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Where Are You From?

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Reading time: 3 minutes
I recently attended my first international event by the Erasmus Student Network (ESN), where I found myself asking this question a lot.
People gathering in a circle at a flag parade
Photo by ESN

Such a simple question, but yet so loaded. I recently attended my first international event by the Erasmus Student Network (ESN), where I found myself asking this question a lot. In ESN, being an international student organisation, the answers varied of course, but not in the way you might think.

I was speaking with a guy with a similar accent to my Spanish flatmate. I wanted to confirm my suspicions, so I asked the question:

-Where are you from?

-Germany, the guy responded.

This can’t be right, I thought. However, I didn’t question any further, for who was I to question this person’s nationality? Throughout the course of the weekend at the Community Meetings in Cluj-Napoca, Romania I found this happened a lot. Finally, I realised what was happening. When I asked this question, ESN volunteers answered with their ESN section or their ESN country, not their country of origin. As somebody completely new to ESN I thought this was strange. Why would you say your ESN section or country as opposed to your home country? The more people I spoke to, the more questions I asked.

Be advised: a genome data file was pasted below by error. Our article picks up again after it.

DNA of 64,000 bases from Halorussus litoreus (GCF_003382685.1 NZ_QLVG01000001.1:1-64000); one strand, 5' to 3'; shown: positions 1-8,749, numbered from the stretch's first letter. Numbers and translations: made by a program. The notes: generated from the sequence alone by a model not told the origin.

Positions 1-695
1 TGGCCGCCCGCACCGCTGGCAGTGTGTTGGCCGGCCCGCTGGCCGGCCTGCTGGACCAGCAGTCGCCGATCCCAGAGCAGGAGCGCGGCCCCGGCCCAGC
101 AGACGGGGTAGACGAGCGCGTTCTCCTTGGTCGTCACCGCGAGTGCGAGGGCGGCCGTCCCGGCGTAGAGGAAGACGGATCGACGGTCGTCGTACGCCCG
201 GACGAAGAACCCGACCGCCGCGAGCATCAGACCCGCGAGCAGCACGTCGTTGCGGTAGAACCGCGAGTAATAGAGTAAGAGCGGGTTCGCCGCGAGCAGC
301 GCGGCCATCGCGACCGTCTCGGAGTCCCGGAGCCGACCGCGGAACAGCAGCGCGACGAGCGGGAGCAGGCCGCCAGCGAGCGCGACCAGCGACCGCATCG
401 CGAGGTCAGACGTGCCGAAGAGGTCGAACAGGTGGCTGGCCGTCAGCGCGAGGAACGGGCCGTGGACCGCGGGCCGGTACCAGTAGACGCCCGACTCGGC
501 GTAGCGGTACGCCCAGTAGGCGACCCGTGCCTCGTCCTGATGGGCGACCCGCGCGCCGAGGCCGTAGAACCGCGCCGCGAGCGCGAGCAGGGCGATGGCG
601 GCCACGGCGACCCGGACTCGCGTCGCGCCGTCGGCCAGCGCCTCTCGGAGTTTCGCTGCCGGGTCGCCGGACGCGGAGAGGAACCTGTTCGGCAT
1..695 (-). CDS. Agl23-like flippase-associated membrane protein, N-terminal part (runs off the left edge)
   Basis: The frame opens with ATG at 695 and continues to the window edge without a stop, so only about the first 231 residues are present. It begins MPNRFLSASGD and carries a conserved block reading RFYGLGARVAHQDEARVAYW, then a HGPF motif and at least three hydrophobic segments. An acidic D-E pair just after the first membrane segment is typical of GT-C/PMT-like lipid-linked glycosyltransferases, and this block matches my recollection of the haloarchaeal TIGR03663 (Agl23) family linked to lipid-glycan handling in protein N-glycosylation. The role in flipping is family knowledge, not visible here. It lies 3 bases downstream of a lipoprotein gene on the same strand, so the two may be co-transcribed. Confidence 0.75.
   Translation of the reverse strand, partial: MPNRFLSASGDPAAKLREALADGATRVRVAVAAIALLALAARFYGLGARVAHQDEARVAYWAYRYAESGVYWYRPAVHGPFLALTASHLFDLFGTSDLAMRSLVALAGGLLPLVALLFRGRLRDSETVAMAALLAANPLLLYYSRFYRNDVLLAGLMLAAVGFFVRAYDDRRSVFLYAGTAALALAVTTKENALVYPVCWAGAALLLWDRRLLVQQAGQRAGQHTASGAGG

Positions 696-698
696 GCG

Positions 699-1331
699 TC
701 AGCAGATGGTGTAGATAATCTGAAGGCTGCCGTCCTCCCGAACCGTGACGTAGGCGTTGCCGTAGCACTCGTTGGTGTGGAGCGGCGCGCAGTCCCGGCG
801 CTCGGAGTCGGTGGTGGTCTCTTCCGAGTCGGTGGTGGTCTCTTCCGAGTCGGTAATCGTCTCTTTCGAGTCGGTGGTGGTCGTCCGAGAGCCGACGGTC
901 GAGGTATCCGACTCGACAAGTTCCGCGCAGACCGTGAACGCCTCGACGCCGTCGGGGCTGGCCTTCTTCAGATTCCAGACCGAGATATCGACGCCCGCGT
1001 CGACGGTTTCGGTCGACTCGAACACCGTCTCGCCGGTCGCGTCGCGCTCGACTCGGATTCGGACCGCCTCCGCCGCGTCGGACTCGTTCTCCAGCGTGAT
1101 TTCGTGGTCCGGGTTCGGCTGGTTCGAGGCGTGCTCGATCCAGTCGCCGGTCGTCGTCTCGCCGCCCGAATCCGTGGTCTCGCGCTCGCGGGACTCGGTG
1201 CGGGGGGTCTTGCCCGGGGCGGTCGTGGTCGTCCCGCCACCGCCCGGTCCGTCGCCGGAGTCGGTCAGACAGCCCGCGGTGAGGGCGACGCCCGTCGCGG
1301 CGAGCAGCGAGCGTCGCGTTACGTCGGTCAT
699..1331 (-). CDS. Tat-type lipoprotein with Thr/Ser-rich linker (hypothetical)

Two young girls showing the "We Are the Erasmus Generation" title on the tablet screen
Photo by ESN

One person I was speaking with asked if I could take some photos of him. I love taking pictures for people, so of course I agreed. The setting was beautiful, late September in Romania brought a coolness along with crisp orange coloured leaves and just enough autumn sunshine to create a beautiful aesthetic for photos. As we walked, this person explained how growing up, he never really felt like he had a place to call home. This feeling still resides today. He was born in Iran, grew up in Turkey, then Canada, and is now living in Germany. I could not relate to this person who has no distinctive accent to his native country, no set flag colours to call his own and no singular place to have an emotional attachment to.

A heart gesture made with hands
Photo by ESN

For me, it’s simple, it’s Ireland. Green, white and orange. The feeling of flying home is completely unmatched; the hugs from friends and family, tales of my experiences abroad and catching up on what has been going on at home and, best of all, my big black Labrador knocking me over before I make it inside the door - he’s such a good boy. I can’t imagine not having this, the little things and the familiarity of home. The place where I will always belong.

As we arrived at the photo location, he did something strange. He took off his jacket. It’s twelve degrees, I thought. That was when I realised. This person had something that I have not experienced yet. He had something to be proud of, something to show off to the world: his ESN t-shirt.

A person attending the flag parade
Photo by ESN

When our conversation first began, I pitied this person for he did not grow up the same way I did. But I was wrong. In ESN, he found a place to call home. He found a family as diverse and rich as his own background is. He had experienced so much more than I ever have and possibly ever will. I realised then that our differences are simply pieces to a puzzle that is the rest of our lives. Unity in diversity, diversity in the unity.

People holding a flag of different countries
Photo by ESN

Throughout the weekend, I attended many sessions and presentations, but for me, the magic has always been in talking with people. I had the pleasure of listening to so many stories like this one, stories that showed me that for ESN, “unity in diversity” is not just a phrase but a shared reality. Our backgrounds may be different, but through ESN we have one common goal: helping other students. Here’s to the continuation of all our stories.